I’m pleased to be able to take part in the blog tour for the latest book by Theresa Talbot, Keep Her Silent. Although this is the second in a series, it is not essential to have read the first as this is the first of this author’s books that I have read, and I did not struggle to understand events that had previously happened.
A number of years ago, three women were killed in Glasgow by someone known only as the Raphael Killer. Never caught, the case is now being reopened by an officer who wants it closed before his imminent retirement. Investigative journalist, Oonagh O’Neil, certainly remembers the case so when she is given a tip-off, she embarks on an investigation of a cover-up of unimaginable proportions. With other lives threatened, can she work out what is going on before she, herself, becomes a target?
Initially, I thought that this would be a straightforward serial killer book where the main protagonist finds themselves a target of some unknown figure. While there is definitely an element of this, Keep Her Silent is so much more. With several plots all converging, part of it based on a real-life scandal, I found myself, on more that one occasion, disgusted with how people who yield power abuse their position. My heart went out to one incarcerated character when I read about what she had to endure at the hands of those who are supposed to be upholding the law.
Oonagh O’Neil is a great character – not perfect, but with a desire to make sure that the truth is heard. I was fascinated by her relationship with Alec, which definitely seemed a bit one-sided, and will be interested to see how this progresses. Oonagh is definitely one of those characters who has you rooting for them from the start.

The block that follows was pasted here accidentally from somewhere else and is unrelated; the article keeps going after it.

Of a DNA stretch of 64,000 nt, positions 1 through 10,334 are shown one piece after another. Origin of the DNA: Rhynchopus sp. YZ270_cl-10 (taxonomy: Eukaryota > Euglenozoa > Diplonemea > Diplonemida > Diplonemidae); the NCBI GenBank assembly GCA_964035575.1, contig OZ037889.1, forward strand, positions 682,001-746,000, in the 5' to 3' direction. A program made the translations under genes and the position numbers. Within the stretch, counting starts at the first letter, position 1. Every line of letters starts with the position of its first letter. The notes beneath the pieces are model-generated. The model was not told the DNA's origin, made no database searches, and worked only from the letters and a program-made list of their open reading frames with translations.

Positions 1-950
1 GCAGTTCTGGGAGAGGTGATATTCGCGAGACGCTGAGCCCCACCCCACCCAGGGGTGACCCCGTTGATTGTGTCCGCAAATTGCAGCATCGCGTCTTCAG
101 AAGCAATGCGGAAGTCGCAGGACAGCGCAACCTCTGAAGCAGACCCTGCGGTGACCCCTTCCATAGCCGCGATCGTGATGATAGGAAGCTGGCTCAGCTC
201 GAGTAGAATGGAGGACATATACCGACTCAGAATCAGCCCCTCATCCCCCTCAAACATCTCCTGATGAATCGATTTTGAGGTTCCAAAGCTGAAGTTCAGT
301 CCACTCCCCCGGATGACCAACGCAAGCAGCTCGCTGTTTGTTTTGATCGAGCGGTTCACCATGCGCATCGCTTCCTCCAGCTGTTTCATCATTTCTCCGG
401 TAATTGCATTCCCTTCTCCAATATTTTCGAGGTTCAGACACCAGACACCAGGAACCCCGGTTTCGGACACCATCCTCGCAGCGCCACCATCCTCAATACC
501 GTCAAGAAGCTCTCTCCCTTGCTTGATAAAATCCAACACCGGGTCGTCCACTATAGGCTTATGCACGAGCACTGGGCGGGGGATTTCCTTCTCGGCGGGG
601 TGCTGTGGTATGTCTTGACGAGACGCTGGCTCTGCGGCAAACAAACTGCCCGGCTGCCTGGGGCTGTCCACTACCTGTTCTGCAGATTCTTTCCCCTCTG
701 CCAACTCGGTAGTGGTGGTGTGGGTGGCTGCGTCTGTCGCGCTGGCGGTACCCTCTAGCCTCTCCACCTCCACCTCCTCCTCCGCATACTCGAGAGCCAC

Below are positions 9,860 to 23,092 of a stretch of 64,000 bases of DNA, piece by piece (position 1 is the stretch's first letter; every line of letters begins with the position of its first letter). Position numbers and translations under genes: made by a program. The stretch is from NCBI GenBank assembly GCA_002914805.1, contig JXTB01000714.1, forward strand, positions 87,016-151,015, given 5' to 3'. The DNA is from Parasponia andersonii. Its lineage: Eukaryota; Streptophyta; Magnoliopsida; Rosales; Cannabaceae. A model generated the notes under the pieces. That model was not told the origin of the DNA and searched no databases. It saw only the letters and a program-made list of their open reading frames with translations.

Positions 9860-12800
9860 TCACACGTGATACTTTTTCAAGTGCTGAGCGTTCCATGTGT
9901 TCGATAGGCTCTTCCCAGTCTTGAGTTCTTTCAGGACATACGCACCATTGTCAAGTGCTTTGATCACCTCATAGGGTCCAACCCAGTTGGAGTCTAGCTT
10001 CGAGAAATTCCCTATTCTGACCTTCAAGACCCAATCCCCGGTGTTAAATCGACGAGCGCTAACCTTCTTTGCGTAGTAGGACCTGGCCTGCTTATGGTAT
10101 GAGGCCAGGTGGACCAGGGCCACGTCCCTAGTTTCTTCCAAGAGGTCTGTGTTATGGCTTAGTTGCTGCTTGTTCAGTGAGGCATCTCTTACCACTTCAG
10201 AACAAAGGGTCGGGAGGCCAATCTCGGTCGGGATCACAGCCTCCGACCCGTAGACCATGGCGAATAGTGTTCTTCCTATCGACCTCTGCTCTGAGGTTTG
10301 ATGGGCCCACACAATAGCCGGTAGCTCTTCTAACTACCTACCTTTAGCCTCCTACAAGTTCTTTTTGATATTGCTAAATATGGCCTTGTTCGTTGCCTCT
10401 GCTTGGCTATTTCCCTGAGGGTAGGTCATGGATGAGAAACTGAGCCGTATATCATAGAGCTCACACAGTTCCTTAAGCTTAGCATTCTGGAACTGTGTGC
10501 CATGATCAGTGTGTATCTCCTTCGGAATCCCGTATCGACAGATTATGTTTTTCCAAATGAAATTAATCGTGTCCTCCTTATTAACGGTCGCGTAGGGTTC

I found that, as the book progressed, I was desperate to know the outcome and could not put it down. The ending, I felt, was clever, and left me with a wry smile on my face.
With thanks to Aria / Head of Zeus and Net Galley for my ARC.
About the Author
Theresa Talbot is a BBC broadcaster and freelance producer. A former radio news editor, she also hosted The Beechgrove Potting Shed on BBC Radio Scotland, but for many she will be most familiar as the voice of the station’s Traffic & Travel.
Late 2014 saw the publication of her first book, This Is What I Look Like , a humorous memoir covering everything from working with Andy Williams to rescuing chickens and discovering nuns hidden in gardens. She’s much in demand at book festivals, both as an author and as a chairperson.
Take a look at the rest of the blog tour: